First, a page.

Information developed through the CHAT will facilitate an organized and comprehensive approach to obtaining wildlife-related data and maps by the BLM and other federal agencies.  BLM Deputy Director Mike Pool signed Instruction Memorandum (IM) No. 2012-039, which instructs land managers to use prioritized wildlife and habitat information and data developed through state- and regional-level CHATs as a principal source to inform land use planning, as well as related natural resource decisions on public lands.

Arizona, Montana and Washington have already developed state-specific information and data, and a regional-level data set is now available that covers several states in the southern great plains.  More states are expected to develop information in 2012, and a West-wide CHAT is expected to be available in 2013.

“Western states are developing information on wildlife corridors and crucial habitat that the BLM can use in implementing this IM, which will likely reduce our costs and create efficiencies in planning and land use management,” BLM Director Bob Abbey said.

In 2009, the Departments of the Interior, Agriculture and Energy signed a Memorandum of Understanding with the Western Governors’ Association regarding coordination among federal agencies and states in the identification and uniform mapping of wildlife corridors and crucial habitat.

“Governors in Western states are working hard to promote new jobs and development, while recognizing the need to protect our wildlife and their habitat,” said Gov. Chris Gregoire, WGA Chair. “These tools help achieve our goals and ensure that people planning development projects consider wildlife values early in their planning process.”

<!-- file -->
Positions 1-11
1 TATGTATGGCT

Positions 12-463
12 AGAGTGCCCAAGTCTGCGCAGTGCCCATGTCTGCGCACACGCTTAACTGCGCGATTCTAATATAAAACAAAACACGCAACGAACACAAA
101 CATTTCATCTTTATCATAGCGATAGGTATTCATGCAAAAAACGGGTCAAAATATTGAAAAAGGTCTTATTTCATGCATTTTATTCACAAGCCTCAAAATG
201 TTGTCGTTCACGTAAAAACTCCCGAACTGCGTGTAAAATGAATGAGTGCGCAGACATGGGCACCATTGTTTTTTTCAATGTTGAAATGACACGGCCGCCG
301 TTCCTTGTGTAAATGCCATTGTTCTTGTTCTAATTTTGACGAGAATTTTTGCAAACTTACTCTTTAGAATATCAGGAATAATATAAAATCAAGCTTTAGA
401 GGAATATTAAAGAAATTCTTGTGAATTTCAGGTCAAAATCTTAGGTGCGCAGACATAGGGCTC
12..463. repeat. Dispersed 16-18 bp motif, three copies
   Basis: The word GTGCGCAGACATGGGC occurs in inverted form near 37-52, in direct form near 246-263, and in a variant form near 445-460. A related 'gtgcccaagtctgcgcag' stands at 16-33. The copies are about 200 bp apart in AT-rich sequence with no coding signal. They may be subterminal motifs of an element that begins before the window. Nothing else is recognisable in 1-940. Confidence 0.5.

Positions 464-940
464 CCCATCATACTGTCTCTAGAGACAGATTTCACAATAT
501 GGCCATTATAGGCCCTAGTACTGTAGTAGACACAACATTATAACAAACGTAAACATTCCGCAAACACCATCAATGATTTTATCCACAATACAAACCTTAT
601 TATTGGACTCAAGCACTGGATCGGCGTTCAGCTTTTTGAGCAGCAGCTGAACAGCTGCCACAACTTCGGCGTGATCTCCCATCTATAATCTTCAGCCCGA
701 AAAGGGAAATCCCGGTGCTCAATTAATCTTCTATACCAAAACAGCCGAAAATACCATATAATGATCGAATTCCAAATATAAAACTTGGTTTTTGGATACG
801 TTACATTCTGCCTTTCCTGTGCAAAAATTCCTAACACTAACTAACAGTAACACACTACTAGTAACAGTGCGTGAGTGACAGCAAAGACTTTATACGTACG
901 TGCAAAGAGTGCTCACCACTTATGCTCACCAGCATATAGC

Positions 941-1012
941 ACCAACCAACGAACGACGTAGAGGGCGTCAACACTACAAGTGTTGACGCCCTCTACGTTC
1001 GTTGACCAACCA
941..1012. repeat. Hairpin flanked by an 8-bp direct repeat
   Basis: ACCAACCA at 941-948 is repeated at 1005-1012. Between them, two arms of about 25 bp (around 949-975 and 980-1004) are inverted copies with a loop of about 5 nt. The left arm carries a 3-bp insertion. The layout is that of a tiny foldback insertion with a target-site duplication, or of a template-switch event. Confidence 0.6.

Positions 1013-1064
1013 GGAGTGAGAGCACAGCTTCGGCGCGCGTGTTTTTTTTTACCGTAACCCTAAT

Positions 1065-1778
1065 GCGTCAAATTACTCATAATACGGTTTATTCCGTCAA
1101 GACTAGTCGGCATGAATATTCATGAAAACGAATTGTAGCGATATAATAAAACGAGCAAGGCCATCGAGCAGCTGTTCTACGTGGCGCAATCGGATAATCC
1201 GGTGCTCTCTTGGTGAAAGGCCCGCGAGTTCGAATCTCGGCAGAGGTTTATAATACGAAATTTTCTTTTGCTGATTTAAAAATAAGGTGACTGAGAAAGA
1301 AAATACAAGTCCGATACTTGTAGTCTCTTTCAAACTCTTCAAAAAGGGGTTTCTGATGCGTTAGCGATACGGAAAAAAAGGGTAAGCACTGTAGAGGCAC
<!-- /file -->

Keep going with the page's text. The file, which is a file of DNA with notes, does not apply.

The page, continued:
Utah Governor Gary Herbert, WGA Vice-Chairman, said, “At a time when we are working hard to reduce government spending, it is appreciated that the BLM is looking to use this cutting-edge wildlife information from state agencies to inform their planning decisions.”

The BLM’s National Greater Sage-Grouse Planning Strategy and the Rapid Ecoregional Assessments are two ongoing efforts that will use the CHAT data and maps when appropriate to support planning and management activities.

Click here to read the IM.

About the WGA – Established in 1984, the Western Governors’ Association (WGA) is an independent, non-partisan organization of governors from 19 Western states, two Pacific-flag territories and one commonwealth. Through WGA, member Governors identify and address key policy and governance issues in natural resources, the environment, human services, economic development, international relations, transportation and public management.

Since the adoption of WGA’s Wildlife Corridors Initiative Report in June 2008, 17 states have become members of the Western Governors’ Wildlife Council.  Its members develop policies and tools to identify and conserve crucial wildlife habitat and corridors across the region.  The Wildlife Council’s focus is on implementing the CHAT model by 2013, making information on important fish and wildlife habitat compatible across the West and easily accessible to anyone making land use decisions.

About the BLM – The BLM manages more land – over 245 million acres – than any other Federal agency.  This land, known as the National System of Public Lands, is primarily located in 12 Western states, including Alaska.  The Bureau, with a budget of about $1 billion, also administers 700 million acres of sub-surface mineral estate throughout the nation.  The BLM’s multiple-use mission is to sustain the health and productivity of the public lands for the use and enjoyment of present and future generations.  The Bureau accomplishes this by managing such activities as outdoor recreation, livestock grazing, mineral development, and energy production, and by conserving natural, historical, cultural, and other resources on public lands.